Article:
castingcall A friend and I who both love Kristen Ashley’s books have recently made a game of casting her romance heroes with actors from television and movies. That made me wonder about whom our reviewers have cast in their minds while reading their favorite romance novels. We’ve chatted about this a little bit before in the context of the AAR Top 100 Poll, but when I polled my fellow reviewers I still received some answers that surprised me. The general concensus was that we prefer not to cast romance heroes with known actors, and further that too much description was undesirable.

When I asked everyone to give me a book name and the actor they’d cast, some of the responses were:

Jane – I don’t often cast actors. I’m not a very visual reader, so having a clear mental image of a character isn’t that important to me.

Lee – I don’t cast actors either. When movies/tv miniseries are made of books, it’s usually never how I pictured the characters.

Jenna – It’s funny because when I write, I always need to have an idea of what my characters look like and choose an actor that fits my imagination. But when it comes to reading, I usually don’t cast the characters.

Caz – Me too – I just usually like a general description, but I know some readers like to visualise their characters more than that – I’m not very good at fantasy casting.

Lea was one stand-out. She said, “I’m a very visual reader. In fact, I don’t enjoy a book all that much unless I DO visualize at least the main characters. And there are many more out there like me – it’s a common topic when we discuss audiobooks. And I usually cast actors as both the hero and heroine.”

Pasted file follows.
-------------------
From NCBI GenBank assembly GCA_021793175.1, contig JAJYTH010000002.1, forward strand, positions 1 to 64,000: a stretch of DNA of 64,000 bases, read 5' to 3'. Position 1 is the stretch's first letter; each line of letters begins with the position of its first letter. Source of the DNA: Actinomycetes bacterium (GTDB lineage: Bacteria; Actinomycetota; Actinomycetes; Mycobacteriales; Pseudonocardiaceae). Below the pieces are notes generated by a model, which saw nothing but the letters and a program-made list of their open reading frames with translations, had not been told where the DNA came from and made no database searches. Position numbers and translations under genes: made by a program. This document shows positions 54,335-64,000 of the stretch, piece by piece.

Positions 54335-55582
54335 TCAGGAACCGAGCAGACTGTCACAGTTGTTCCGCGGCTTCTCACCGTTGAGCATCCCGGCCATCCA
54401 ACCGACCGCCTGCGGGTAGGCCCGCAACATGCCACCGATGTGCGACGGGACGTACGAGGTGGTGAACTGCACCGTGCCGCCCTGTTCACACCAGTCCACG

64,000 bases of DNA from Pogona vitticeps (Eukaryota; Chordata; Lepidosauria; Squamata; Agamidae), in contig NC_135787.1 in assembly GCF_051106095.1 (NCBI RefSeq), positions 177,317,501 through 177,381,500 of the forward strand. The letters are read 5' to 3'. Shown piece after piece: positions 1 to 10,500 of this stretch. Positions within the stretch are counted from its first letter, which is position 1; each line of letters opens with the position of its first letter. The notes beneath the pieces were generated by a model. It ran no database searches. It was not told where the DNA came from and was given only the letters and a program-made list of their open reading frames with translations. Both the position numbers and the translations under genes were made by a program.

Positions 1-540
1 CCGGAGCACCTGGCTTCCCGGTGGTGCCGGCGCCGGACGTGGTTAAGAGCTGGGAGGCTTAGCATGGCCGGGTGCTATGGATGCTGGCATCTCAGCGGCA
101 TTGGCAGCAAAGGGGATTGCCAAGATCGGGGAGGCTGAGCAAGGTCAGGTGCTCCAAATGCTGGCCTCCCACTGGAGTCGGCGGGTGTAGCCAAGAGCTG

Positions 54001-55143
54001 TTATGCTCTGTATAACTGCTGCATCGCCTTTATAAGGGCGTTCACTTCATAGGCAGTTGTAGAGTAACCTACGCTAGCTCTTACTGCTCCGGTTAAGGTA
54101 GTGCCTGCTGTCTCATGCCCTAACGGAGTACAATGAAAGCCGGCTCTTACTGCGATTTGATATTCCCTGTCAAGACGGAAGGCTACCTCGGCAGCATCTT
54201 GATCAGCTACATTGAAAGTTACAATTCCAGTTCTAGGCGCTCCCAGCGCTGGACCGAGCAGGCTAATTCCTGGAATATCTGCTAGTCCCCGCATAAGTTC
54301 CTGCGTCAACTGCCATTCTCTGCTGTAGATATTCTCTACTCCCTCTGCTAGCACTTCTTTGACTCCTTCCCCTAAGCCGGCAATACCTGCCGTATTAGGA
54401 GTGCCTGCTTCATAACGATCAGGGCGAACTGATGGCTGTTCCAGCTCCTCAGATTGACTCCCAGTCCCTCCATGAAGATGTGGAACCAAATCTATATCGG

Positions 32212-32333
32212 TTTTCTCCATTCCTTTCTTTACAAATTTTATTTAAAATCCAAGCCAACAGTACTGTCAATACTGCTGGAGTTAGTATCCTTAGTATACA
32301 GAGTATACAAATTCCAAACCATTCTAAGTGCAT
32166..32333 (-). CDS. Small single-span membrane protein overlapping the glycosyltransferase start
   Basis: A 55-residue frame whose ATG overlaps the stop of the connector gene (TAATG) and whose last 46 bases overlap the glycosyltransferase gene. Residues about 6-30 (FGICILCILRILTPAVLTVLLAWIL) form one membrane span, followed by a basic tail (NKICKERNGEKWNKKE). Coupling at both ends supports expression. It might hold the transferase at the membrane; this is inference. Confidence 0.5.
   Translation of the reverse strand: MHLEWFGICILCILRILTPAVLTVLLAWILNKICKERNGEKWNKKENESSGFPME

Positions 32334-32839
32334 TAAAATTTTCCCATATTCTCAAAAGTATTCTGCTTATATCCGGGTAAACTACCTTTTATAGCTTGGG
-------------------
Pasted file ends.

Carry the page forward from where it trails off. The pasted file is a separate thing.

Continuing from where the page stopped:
What if Authors Cast Their Characters?

The AAR staffers I polled stated without exception that the worst thing an author can do is compare a romantic hero to a known actor. Leigh stated that,”I don’t pay that much attention to their looks. In fact, I hate it when authors go on and on about their appearance especially when they say they look like Brad Pitt or someone else – except when looks are important to the story, like Phoebe in It Had to Be You.”

And LinnieGayl reported, “I have run into a couple older books that described a hero as looking like an actor who’s now in his 50s or older, which gave me pause. So, if authors hope to have their books stand the test of time, I’d suggest they NOT describe them as looking like anyone famous.”

Anne had a great example of why this is a problem. She told us that “William X. Kienzle used to do that in Father Koesler mysteries. He used to say that Father Koesler looked like Ken Howard in The White Shadow. That was fine when the first book came out, but the series lasted for years, so I’m sure people were asking “Who’s Ken Howard?”

However, I think Heather said it best – “I tend to visualize when reading also, so descriptions can be helpful or they can be something I need to overcome. It’s not necessarily that I want to put myself into the heroine’s place while I’m reading, but I need to feel some sort of attraction to the hero to get the most from the romance. If he’s described in a way that I find really unappealing, that is going to be one less way for me to connect with the heroine. Because then I will spend a good chunk of the story wondering why she wants to get in his pants.”

Too true Heather!

So anyway, this “casting call” was a bust. But doesn’t Richard Rawlings from Fast and Loud on The Discovery Channel make a perfect Tack from Kristen Ashley’s Motorcycle Man? untitled

How about you? Do you cast known people in your mind as you read? Or do you prefer vague imagery that lets you imagine your own heroes?

– Wendy Clyde

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I enjoy spending as much time as I can between the covers of a book, traveling through time and around the world. When I'm not having adventures with fictional characters, I'm an attorney in Virginia and I love just hanging out with my husband, little man, and the cat who rules our house.